Mississippi Palisades State Park is an 8,193-acre (3,260ha) state park in the bluffs and ravines of the westernmost tip of the Driftless Area of northeast Illinois. The park has a lodge built by the Civilian Conservation Corps that serves as its headquarters. It features scenic overlooks on both banks of the Mississippi River and includes hiking trails through wooded areas with vistas into neighboring Wisconsin. The park is located 10 miles (16km) west of Clayton and 3 miles (4.8km) south of Belleville. Its main entrance is at 139 West Washington Street in Belleville, but it also has entrances at other locations around town. A CCC camp once occupied part of the site; all traces have been removed.
The campgrounds are set on one of the last patches of virgin forest left in southern Illinois, and their proximity to the river provides many opportunities for fishing. Several cabins are available to rent seasonally or daily. There are more than 30 miles (48km) of footpaths open to hikers, 14 miles (23km) of horseback riding paths, and 7 miles (11km) of mountain biking trails. Cross-country skiing and snowmobiling are popular winter activities. The park’s boat launch allows access to the upper Mississippi for boaters. Canoes, kayaks, rowboats, and pedal boats may be launched directly from the shore into the waters of the river. Boats may stay only a short while due to dangerous currents and rapids. Access to the river is also possible from within the park via a trailhead 5 miles (8.0km) away.
The park contains approximately 100 campsites, 60 of which have electrical hookups. Camping facilities include modern restrooms and showers, hot water, and dumping stations. Half of the sites are available on a first come, first served basis, while the remainder must be reserved. Campsites can accommodate anything from single tents to 40-foot (12m) RVs. Picnic tables and pavilions are scattered throughout the park, and large group tenting facilities are provided by a separate reservation. An accessible playground is near the main camping area. On Saturday nights during the summer, there is often a DJ playing music, and people go swimming right after dark because of the safety concerns surrounding the river. At certain times of the year, visitors can see bald eagles nestled among the trees along the riverbank.
Visitors might even encounter some wolves, though these animals are rarely seen anymore. Occasionally, someone will find a dead octopus or catfish floating in the river, but they are almost always gone before anyone finds them. Every Labor Day weekend, the park hosts the annual River Bend Fishing Contest, in which anglers use electric lights and sound equipment to attract larger fish. The Mississippi Palisades State Park Lodge is used for official functions such as meetings, weddings, receptions, business conferences, etc., and has hosted numerous events for the Southern Illinois University Edwardsville Department of Music, including Sinfonietta performances, recitals, and master classes.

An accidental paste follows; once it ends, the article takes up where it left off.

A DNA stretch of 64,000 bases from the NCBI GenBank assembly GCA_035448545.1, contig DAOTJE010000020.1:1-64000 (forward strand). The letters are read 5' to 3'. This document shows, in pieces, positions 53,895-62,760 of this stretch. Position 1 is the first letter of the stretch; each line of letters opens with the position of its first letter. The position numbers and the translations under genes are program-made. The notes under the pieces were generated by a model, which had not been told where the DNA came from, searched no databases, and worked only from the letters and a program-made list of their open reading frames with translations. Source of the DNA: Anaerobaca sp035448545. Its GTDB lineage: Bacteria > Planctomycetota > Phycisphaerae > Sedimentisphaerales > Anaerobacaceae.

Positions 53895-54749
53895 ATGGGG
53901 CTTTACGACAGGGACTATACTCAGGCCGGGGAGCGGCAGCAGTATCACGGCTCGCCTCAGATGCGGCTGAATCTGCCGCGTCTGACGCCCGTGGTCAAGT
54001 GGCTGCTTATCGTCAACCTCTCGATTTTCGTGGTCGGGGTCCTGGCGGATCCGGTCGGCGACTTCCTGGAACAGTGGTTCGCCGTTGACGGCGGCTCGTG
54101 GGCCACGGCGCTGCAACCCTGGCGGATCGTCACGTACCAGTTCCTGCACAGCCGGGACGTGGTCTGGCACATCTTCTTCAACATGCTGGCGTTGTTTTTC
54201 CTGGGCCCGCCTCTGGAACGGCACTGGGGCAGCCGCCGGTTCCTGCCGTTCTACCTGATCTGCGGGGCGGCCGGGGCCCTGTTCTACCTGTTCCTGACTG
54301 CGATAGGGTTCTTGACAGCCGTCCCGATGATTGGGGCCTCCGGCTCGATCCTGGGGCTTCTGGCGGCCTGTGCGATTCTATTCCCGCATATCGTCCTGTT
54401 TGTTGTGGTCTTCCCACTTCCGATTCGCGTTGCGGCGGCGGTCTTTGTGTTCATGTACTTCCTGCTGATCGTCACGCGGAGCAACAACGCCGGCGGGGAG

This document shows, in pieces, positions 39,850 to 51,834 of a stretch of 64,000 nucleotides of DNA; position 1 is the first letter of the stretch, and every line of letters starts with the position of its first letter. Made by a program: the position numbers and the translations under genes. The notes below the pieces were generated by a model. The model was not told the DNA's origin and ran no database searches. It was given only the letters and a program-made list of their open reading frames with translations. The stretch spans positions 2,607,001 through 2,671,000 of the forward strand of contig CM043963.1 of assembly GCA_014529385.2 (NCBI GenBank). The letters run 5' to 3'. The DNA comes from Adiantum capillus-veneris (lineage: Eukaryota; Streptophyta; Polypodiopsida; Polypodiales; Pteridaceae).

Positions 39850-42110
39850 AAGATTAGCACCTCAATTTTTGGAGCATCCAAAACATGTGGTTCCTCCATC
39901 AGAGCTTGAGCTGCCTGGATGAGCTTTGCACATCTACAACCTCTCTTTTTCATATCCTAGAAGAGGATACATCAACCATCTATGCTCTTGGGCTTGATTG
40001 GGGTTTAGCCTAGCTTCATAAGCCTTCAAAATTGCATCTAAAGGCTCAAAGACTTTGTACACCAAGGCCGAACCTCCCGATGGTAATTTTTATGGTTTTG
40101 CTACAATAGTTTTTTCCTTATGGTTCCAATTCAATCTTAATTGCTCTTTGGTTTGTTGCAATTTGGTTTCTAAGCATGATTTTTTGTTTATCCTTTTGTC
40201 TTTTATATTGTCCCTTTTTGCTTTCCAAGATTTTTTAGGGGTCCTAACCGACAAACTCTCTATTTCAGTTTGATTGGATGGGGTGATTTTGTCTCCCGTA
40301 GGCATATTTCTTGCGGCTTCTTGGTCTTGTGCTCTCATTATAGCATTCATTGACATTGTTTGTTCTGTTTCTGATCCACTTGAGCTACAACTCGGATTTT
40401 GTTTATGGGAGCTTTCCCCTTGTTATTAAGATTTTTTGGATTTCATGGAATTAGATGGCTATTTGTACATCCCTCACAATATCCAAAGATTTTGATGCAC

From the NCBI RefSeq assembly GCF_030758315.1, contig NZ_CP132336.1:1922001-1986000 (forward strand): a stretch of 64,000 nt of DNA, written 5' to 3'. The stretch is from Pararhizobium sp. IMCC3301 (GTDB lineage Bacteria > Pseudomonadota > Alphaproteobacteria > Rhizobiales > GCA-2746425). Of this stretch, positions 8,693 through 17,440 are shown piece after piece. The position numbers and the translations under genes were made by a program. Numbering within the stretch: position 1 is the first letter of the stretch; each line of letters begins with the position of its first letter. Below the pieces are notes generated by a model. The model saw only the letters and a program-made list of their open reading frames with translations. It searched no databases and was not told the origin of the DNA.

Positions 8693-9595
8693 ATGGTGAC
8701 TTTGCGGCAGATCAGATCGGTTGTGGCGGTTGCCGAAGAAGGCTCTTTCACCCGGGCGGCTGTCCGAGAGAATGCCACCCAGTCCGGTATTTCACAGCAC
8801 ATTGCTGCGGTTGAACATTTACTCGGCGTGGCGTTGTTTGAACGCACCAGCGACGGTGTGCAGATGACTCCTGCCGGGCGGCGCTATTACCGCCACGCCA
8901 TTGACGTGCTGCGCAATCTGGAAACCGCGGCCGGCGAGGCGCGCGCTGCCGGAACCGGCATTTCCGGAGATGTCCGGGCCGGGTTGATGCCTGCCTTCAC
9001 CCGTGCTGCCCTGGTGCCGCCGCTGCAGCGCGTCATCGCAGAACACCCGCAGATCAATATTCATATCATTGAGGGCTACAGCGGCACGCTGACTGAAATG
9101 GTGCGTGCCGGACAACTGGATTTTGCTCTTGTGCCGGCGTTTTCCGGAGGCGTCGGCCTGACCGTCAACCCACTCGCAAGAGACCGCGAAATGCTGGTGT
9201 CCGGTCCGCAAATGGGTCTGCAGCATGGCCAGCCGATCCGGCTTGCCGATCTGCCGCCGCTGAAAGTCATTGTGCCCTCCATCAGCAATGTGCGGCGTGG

The lodge also houses the offices of the American Composers Orchestra, whose home base is in nearby St. Louis, Missouri. The lodge is available for overnight guests, providing four double rooms and six twin rooms, each with private bath and TV. The park offers a conference room, outdoor patio, and picnic facilities. The park’s grounds feature several different gardens. One garden is dedicated to plants that thrive in the rocky soil, another to flowers that bloom in autumn, and still others contain fruits and vegetables. Native vegetation makes up about half the total plantings, with the rest composed mainly of roses, camellias, azaleas, rhododendrons, hickories, and oak trees. Over 200 species of birds have been documented either on the ground or flying over the park. The park receives nearly 640,000 visitors annually.
In 1934, the National Park Service designated 2,400 acres (970 ha), including much of what is now Missisppi Palisades, as a national recreation area. That same year, work began under the WPA to improve access to the riverfront for fishermen and bathers. Two small dams were constructed north and south of the current parking lot, which helps create Mill Creek Lake, named after local newspaperman John J. Millson, who wrote under the pen name “Captain Midnight.” Another dam was planned for further upriver, where Highway 76 crosses over the railroad tracks, but this never got off the ground. The Civilian Conservation Corps moved onto the scene in 1938, adding two observation towers and building a picnic shelter just below the highest point in the blufftops, which overlook the Upper Midwest to the east.
After World War II veterans were demobilized, attention returned to improving access to the riverfront, which had not changed since the 1930s. This time, the Army Corps of Engineers initiated a study of how best to proceed, ultimately choosing the route cut through the middle of the present day golf course. Work on the new roadways started in 1955, and the park officially opened May 28, 1957. The campground opened three years later. Development continued apace through the 1960s, when Interstate 74 was completed across northern Illinois, eliminating most demand for travel along the riverside.
- cross-country skiing
- mountain biking
- nature viewing
Other wildlife observed at the park includes:
- white-tailed deer
- red foxes
- black foxes
- striped skunks
- wild turkeys
- pileated woodpeckers
- northern flying squirrels
- eastern gray squirrels
Birds of prey found in the vicinity of the park include
- bald eagles
- golden eagles
- owls like screech and saw-whet owls
- various songbirds
- white pelicans
- trumpeter swans
- Canada geese
Commonly spotted mammals include:
- cottontail rabbit
- kangaroo rats